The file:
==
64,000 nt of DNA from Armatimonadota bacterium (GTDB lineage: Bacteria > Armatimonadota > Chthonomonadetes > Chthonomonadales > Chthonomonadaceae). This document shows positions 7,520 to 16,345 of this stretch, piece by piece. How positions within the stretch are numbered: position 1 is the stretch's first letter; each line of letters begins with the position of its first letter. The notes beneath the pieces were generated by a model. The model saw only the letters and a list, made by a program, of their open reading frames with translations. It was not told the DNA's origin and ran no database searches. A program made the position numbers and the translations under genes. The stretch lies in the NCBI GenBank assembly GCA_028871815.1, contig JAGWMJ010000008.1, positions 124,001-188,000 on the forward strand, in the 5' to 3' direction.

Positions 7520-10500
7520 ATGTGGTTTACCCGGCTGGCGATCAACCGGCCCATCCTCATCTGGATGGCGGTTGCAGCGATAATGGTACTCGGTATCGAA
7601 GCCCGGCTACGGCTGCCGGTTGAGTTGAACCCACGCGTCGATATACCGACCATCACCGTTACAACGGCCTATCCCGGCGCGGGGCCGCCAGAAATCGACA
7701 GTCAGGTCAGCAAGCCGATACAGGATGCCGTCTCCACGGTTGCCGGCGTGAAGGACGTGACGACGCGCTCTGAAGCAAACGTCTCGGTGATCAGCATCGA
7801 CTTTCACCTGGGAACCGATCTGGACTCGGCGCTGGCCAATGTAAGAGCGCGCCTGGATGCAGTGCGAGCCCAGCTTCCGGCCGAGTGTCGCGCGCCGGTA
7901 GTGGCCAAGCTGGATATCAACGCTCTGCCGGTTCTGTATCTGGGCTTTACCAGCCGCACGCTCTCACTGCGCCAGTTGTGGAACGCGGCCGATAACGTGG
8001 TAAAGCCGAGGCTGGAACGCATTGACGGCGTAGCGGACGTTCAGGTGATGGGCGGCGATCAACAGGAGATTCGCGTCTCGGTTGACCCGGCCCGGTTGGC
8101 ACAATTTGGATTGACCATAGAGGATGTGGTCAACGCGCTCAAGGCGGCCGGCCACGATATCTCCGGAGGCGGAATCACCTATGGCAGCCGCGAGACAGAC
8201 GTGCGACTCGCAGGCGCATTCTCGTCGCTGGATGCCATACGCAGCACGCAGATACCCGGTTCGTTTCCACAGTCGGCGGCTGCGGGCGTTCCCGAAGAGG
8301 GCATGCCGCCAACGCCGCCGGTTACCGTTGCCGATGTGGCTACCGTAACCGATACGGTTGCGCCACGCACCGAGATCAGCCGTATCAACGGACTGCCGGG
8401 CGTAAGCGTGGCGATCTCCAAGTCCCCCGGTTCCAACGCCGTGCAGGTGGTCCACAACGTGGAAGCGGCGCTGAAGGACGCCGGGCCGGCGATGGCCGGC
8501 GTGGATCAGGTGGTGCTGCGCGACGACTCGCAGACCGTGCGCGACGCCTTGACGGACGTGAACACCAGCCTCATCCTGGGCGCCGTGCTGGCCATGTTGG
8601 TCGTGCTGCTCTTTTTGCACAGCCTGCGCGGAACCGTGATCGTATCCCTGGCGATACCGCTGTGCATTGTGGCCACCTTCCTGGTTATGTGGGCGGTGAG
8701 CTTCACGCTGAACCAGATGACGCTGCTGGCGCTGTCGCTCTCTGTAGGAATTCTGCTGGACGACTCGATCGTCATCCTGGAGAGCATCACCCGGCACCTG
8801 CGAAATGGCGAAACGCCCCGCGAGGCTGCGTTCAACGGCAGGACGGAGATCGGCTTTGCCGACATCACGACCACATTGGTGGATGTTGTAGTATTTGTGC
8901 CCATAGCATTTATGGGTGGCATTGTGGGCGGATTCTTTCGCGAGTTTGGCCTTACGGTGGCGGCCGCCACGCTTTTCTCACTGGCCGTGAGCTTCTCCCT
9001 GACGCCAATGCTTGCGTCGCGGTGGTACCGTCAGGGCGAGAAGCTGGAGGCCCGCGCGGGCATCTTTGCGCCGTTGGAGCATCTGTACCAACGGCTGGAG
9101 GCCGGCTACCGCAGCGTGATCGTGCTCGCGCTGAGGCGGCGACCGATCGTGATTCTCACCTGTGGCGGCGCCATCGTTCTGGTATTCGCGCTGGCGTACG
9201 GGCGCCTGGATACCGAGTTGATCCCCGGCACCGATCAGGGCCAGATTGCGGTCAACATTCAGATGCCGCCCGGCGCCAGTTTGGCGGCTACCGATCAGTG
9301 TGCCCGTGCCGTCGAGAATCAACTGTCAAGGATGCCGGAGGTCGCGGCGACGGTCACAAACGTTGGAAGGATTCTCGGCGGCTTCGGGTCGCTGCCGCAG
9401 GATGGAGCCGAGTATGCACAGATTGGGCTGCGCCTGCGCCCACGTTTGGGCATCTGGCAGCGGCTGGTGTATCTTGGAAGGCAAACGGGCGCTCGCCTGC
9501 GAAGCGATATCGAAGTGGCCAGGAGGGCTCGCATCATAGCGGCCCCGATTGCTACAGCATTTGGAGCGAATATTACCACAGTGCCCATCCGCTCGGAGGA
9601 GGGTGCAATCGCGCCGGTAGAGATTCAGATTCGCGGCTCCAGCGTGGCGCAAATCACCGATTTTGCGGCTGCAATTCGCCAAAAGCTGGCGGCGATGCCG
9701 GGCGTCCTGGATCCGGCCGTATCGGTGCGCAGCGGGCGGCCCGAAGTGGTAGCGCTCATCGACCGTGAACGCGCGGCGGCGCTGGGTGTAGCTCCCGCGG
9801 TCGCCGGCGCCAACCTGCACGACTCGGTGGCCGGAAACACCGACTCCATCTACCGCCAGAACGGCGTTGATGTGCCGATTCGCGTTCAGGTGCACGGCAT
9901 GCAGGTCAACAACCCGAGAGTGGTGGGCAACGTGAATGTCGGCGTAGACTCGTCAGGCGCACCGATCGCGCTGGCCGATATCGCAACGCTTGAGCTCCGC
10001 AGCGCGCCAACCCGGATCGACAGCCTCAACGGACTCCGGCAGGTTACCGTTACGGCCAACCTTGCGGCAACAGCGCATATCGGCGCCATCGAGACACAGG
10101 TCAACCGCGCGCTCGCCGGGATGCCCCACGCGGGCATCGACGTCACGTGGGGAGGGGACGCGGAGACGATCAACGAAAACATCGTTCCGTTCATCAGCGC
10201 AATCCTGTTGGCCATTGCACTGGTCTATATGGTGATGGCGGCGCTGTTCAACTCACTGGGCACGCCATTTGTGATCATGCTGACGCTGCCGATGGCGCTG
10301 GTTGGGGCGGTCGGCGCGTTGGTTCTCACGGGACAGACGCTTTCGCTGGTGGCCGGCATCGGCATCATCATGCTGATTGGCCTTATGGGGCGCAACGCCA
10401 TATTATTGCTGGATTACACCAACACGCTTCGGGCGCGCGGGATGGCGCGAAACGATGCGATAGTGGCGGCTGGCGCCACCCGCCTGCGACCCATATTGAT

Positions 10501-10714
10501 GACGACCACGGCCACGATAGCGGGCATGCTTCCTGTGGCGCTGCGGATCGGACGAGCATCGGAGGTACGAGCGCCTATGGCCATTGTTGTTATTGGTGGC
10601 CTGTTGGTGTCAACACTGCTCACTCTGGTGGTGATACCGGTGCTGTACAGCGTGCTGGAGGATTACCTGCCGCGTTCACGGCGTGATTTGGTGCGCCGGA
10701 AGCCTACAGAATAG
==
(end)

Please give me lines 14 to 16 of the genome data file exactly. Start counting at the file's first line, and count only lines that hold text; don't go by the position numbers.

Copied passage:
8601 TCGTGCTGCTCTTTTTGCACAGCCTGCGCGGAACCGTGATCGTATCCCTGGCGATACCGCTGTGCATTGTGGCCACCTTCCTGGTTATGTGGGCGGTGAG
8701 CTTCACGCTGAACCAGATGACGCTGCTGGCGCTGTCGCTCTCTGTAGGAATTCTGCTGGACGACTCGATCGTCATCCTGGAGAGCATCACCCGGCACCTG
8801 CGAAATGGCGAAACGCCCCGCGAGGCTGCGTTCAACGGCAGGACGGAGATCGGCTTTGCCGACATCACGACCACATTGGTGGATGTTGTAGTATTTGTGC